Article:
We’ve discussed in previous posts that fencing is not nearly as dangerous as some might believe. In fact, if you follow that link you will see a great chart that shows how fencing was in the bottom six sports for number of injuries in the 2008 Summer Olympics.
Nonetheless, fencers can be injured during a bout, even if most injuries are not serious or long-lasting. What may turn out to be a mild sprain or nothing more than an irritating bruise can still be distracting in the middle of a bout, and can negatively affect your performance if you ignore it.
We recently had a fencer who was leading by five touches against a much less experienced fencer quickly lose his lead and the bout—why? Because he received a blow to the wrist of his fencing hand and failed to ask for a break. He kept fencing with tears under his mask, lost his momentum, and before he knew it, the less experienced fencer overtook his lead and stole his win. Why did he let the bout continue?
For one, he didn’t know he could ask for a break. The rules state that you can request a break of up to 10 minutes to recover from an injury or a cramp. Be sure to understand the full rules from USFA (t.33 on page 16), which state that medical personnel must assess the injury, that the ten minutes can only be used to assess or treat the injury or cramp, and that the medical personnel may determine the fencer is too injured to continue. You also can’t request a break for the same injury twice. So, only use this rule when you truly need it, but when you are injured or in enough pain that it hinders your fencing, ask for the break.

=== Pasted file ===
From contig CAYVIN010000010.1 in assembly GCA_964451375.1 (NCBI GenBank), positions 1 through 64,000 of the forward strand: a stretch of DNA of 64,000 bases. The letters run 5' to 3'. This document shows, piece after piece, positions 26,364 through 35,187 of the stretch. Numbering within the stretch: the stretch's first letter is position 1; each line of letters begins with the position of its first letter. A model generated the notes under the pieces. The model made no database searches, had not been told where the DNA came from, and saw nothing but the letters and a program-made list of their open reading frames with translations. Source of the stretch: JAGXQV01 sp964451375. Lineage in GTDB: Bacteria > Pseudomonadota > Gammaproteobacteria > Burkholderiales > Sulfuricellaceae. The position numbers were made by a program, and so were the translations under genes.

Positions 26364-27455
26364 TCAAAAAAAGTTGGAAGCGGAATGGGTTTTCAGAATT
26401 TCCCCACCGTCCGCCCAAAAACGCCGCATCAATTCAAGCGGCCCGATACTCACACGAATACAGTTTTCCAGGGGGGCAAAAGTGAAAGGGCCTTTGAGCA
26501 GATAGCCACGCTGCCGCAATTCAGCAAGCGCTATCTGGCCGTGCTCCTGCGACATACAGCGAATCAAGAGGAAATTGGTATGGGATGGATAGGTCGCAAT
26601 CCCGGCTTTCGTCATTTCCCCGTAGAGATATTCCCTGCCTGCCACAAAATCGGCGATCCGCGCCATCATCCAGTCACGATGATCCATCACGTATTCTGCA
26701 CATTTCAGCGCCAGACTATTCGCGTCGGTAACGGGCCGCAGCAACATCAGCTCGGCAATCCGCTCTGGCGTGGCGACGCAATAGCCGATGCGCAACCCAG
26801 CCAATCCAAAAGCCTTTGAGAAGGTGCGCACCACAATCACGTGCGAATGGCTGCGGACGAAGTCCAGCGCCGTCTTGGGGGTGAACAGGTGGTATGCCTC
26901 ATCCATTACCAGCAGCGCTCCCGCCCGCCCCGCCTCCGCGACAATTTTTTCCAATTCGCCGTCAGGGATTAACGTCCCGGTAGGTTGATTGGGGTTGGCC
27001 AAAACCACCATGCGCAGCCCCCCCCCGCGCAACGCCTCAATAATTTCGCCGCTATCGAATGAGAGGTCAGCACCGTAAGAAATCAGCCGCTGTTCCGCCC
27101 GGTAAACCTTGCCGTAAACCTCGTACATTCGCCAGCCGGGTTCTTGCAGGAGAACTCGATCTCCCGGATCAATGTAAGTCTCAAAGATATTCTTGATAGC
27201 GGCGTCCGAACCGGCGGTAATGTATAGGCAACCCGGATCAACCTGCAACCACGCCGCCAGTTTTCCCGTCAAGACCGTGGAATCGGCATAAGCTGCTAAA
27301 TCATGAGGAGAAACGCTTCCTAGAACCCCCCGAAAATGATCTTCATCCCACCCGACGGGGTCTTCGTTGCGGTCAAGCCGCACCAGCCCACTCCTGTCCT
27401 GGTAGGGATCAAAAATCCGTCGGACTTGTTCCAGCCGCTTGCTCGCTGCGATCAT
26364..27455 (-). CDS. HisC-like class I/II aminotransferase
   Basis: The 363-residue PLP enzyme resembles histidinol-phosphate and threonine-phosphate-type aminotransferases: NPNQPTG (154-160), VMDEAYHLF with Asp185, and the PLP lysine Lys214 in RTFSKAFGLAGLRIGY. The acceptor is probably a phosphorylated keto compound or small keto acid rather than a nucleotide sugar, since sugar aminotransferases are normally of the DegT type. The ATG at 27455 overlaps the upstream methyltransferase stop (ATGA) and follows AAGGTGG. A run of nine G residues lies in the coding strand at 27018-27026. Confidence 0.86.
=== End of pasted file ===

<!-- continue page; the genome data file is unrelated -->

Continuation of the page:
Also, our fencer was hesitant to show weakness. Yes, being hit with a weapon is part of fencing. At the same time, if a blow hits you the wrong way or hits you somewhere you’ve been injured before, and the pain is intolerable, it’s not a sign of weakness to take a moment to assess the impact. It’s a sign of intelligence and care for your body to check on the injury. Plus, if taking a few minutes to recover is the difference between you winning or losing a bout, doesn’t it seem silly not to take advantage of the rule?
If you want to fence your best, you need to be careful not to be unnecessarily distracted by pain when you could instead take a moment to ice your injury or let the worst of the pain pass.
The medical timeout rule exists specifically to give enough time to check what’s going on. If the injury is truly serious, the medical personnel (if present at the venue) will let you know and keep you from fencing more and further injuring yourself. If it’s like most injuries and not that serious, the break will give you peace of mind that you are okay and a moment to refocus on the competition.
Winning bouts should be about strategy, focus, and determination—not being able to grit your teeth through an injury. You will run into situations where you have to grin and bear it, but unless it’s absolutely necessary, don’t let your pride get the best of you. The next time you take a blow that slows you down, ask for a timeout.
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